Monday, January 9, 2012

filling the pantry- cheaper now than then

image source: Village of Second River Bellevield, NJ blog

While web surfing this afternoon I found yet another reason why I much prefer to be in the technologically-advanced 21st century of refrigeration and speed shipping rather than in the Victorian era.

According to the article "Groceries are 13 times cheaper than 150 years ago" by Michael Lloyd on the website Totally Money, we pay much less for groceries than the average Joe of the 19th century.

[The magazine The Grocer] calculated the increase in prices by applying an average earnings measure of inflation to the 1862 prices of a basket of commonly-bought goods. The study looked at 33 items such as a dozen eggs, bread, hot chocolate, grapes, a toothbrush and a litre of sherry.

The analysis found a Victorian shopper would need to spend a third of their monthly income on food. Today, modern consumers spend less than 10% of their income on groceries. The magazine, which carried out the research to help mark its 150th birthday, put the price disparity down to rising wages and the increase in cheaper foreign imports over the course of the last century and a half.
While the price differentials may be easier for my UK readers to understand, there is such a large number gap between the calculated costs that I doubt too many people should have difficulty understanding that food was more costly in 1862 than now.  Such examples include the following:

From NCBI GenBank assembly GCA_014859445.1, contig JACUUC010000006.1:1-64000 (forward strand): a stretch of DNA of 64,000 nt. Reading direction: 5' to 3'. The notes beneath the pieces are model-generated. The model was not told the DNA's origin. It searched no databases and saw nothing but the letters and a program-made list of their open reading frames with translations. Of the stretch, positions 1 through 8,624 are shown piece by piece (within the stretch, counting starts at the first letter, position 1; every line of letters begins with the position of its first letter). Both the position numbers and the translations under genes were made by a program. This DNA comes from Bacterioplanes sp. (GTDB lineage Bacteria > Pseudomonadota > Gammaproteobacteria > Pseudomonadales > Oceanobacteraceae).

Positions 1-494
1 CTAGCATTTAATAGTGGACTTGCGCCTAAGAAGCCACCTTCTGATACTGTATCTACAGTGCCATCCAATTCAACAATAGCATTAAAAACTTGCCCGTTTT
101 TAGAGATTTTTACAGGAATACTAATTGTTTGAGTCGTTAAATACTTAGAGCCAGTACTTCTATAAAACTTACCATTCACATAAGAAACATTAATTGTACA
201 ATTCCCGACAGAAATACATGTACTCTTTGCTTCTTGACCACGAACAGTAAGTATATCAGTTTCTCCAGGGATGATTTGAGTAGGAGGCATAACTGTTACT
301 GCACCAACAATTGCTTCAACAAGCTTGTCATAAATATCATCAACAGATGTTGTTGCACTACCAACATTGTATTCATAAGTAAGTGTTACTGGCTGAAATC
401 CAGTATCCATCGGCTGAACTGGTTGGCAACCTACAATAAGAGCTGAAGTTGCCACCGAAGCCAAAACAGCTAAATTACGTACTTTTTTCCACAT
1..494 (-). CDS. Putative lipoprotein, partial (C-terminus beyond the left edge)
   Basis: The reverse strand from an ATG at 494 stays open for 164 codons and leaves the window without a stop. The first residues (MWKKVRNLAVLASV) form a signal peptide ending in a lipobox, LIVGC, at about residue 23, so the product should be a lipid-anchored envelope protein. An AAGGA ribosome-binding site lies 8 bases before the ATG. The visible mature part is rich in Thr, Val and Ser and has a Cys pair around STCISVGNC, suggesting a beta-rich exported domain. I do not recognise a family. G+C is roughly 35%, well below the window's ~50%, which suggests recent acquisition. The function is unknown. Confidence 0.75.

A pineapple would have cost an 1862-shopper the equivalent of £149 in today’s money, compared to the £1.72 the fruit was available for last week – a fall over the last century and a half of 8,553%. One kilogram of grapes was found to be 7,419% cheaper in today’s money than in 1862, while a melon is now 5,971% more affordable than 150 years ago, according to the calculations.

All of the above are non-native fruits that have fallen in price dramatically as foreign imports have become cheaper.

The cost of 250g of tea was 2,713% higher in 1862 than it is in real terms today, while our Victorian ancestors would have been forced to shell out and extra 1,138% and 451% respectively for their butter and bread, compared to the prices consumers can expect to pay today.

You can read the rest of the article here.

What do you appreciate about the 21st century that the 19th century either lacked or did differently?

3 comments:

  1. I just came from the grocery store. Makes me appreciate the abundance we have these days even more.

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  2. Oh wow, I'm glad I can eat my apples in peace. :D <3!

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  3. Is this why the apples I buy in California come from new Zealand??? Importing these days must be much cheaper than I even realized. Definitely glad I don't have to spend $149 for a pineapple - my grocery bills are already ridiculous! :)

    Usually I am busy wishing today was more like the past, instead of appreciating the ways in which things are better now. Thanks for putting it in perspective!

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